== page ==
Star Trek, Strange New Worlds - Spock Amok, Review - Warped Factor - Words in the Key of Geek.

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Star Trek, Strange New Worlds - Spock Amok, Review

Matthew Kresal is here for hijinks.
Think of Star Trek's original 1960s incarnation. What episodes come to mind? Iconic outings such as The City at the Edge of Forever or Mirror, Mirror? Dramatic ones such as Balance of Terror or Amok Time? Or more comedic episodes such as the Mudd duology or The Trouble with Tribbles? Strange New Worlds, which has very much pitched itself as the modern-day successor (and prequel) to early Trek, has taken a stab at most of these in its first four episodes. With its fifth, it tries its hand at the comedic with Spock Amok.

Not surprisingly, given its title, the episode opens with a play on an iconic TOS episode and sequence. The lengthy opening sequence sums up Strange New Worlds to date: Looking to the past for inspiration and realizing it with a 21st-century eye. It's clear even from the music, with composer Nami Melumad skillfully recreating and broadening the sound of an immediately recognizable piece of music to underscore it. The scene also helps establish one of the episode's themes while setting much of the plot for this week's outing in motion.

A plot summed up by a recurring word in the dialogue: hijinks. Oh boy, are there a lot of them! Ethan Peck's Spock finds himself reunited with fiance T’Pring (Gia Sandhu), leading to an attempt to resolve tensions between them that don't go according to plan. Anson Mount's Pike finds himself working through a diplomatic situation with a seemingly inconsistent alien race, while Jess Bush's Nurse Chapel deals with a thorny personal situation. Finally, Rebecca Romjin's Una and Christina Chong's La'an spend time aboard the Enterprise while everyone else is on shore leave, trying to lighten up a bit.

After last week's tension-filled battle with the Gorn, Spock Amok will undoubtedly come across as light-hearted. Perhaps too much so for some fans. Yet, that's precisely the point. If there's a criticism leveled at the two other live-action series of Modern Trek, it is that they've perhaps taken themselves far too seriously in some eyes. Strange New Worlds, in keeping with its roots in the franchise's earliest days, is proving that it doesn't have to be that. And unlike Una and La'an, it doesn't struggle to be so, either. On the contrary, it effortlessly moves from the dramatic opening into more comedic territory, setting the stage for the conflicts that will play out across the episode and letting events unfold. That the script finds plenty of laughs and even some points to make along the way is even more to its credit.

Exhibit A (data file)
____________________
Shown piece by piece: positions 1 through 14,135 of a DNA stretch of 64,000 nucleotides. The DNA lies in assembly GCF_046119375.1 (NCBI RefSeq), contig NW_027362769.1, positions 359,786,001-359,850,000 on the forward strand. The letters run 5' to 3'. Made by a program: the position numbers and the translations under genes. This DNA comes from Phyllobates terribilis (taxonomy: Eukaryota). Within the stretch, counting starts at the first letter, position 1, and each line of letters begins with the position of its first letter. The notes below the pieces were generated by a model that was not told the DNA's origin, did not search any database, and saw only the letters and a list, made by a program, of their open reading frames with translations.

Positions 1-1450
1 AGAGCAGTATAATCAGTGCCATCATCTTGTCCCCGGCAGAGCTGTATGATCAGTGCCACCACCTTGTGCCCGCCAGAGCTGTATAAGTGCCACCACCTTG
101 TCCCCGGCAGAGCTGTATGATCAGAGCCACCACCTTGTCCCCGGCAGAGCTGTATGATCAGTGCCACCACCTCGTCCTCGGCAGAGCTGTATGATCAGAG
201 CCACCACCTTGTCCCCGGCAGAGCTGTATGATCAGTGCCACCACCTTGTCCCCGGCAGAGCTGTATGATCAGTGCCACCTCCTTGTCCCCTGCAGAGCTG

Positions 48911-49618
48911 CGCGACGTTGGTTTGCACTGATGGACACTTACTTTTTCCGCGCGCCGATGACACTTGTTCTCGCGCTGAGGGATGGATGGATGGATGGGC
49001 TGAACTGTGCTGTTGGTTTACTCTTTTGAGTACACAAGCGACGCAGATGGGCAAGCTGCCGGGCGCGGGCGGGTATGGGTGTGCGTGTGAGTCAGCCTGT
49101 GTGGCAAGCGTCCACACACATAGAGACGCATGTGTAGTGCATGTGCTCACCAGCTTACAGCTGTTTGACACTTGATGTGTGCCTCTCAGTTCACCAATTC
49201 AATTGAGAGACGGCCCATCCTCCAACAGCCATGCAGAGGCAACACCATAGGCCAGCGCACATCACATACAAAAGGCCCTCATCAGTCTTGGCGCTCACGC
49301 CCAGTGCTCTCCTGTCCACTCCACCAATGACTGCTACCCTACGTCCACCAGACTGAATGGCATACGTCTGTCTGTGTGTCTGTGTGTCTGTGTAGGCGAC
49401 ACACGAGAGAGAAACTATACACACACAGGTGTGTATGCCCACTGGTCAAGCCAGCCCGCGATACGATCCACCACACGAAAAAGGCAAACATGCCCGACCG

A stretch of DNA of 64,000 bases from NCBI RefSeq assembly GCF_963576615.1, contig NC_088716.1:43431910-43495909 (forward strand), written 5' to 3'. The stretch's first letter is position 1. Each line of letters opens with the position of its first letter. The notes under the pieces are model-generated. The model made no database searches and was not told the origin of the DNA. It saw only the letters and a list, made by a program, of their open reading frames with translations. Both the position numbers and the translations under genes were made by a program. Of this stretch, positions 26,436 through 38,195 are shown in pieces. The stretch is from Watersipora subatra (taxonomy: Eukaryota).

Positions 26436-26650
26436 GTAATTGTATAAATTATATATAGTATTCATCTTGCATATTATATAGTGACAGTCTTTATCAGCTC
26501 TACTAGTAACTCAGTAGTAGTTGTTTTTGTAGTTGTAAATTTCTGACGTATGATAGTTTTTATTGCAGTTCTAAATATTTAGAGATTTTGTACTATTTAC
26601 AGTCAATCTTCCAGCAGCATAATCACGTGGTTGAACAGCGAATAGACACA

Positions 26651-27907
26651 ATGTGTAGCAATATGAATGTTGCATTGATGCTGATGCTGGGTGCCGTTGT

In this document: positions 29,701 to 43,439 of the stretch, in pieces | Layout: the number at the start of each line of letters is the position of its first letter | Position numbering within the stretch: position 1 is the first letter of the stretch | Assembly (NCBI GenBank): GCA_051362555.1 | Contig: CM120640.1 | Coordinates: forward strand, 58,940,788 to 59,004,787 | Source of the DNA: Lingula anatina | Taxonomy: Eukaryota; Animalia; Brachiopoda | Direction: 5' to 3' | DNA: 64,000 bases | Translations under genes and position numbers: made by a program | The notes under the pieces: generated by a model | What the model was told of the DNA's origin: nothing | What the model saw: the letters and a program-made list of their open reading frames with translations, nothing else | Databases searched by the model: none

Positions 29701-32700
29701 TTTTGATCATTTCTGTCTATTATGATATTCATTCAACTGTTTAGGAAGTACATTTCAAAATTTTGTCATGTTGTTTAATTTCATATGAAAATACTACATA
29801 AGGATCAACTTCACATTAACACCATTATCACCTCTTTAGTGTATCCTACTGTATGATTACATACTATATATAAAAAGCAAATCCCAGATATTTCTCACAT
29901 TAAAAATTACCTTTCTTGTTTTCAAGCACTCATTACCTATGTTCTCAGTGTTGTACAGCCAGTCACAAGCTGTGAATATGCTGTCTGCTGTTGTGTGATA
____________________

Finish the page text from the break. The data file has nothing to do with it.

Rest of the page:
Spock Amok also offers plenty of places for the large cast to shine. Peck's Spock, while frequently front and center by virtue of being Spock, and Sandhu's T’Pring are the most obvious example of this. Taking on established roles, especially an iconic one in the case of Peck, can be a thankless task, but it's something that both of them do with consummate ease that makes the comedy between them all the more effective. Elsewhere, Peck, Romjin, and Chong each show a lighter side to their characters, who have all been through dramatic events in recent episodes. That's true even for characters who don't garner larger amounts of screentime here, such as Bush's Chapel or Babs Olusanmokun as M’Benga. It's a chance for the characters and viewers alike to catch their breath, enjoy the sights, and get to know each other better.

As such, the episode succeeds wonderfully. Indeed, Spock Amok's hijinks makes for a nice change of pace after the dramatic events of recent weeks, that aforementioned opportunity to catch one's breath. It might not be something one would like the series to do often, but if such occasional hijinks live up to this standard, they'll be welcome from time to time.

Matthew Kresal is a writer, critic, and podcaster with many and varying interests. His prose includes the non-fiction The Silver Archive: Dark Skies from Obverse Books, the Cold War alternate history spy thriller Our Man on the Hill, and the Sidewise Award winning short story Moonshot in Sea Lion Press' Alternate Australias anthology. You can read more of his writing at his blog and at The Terrible Zodin fanzine, or follow him on Twitter @KresalWritesHe was born, raised, and lives in North Alabama where he never developed a southern accent.

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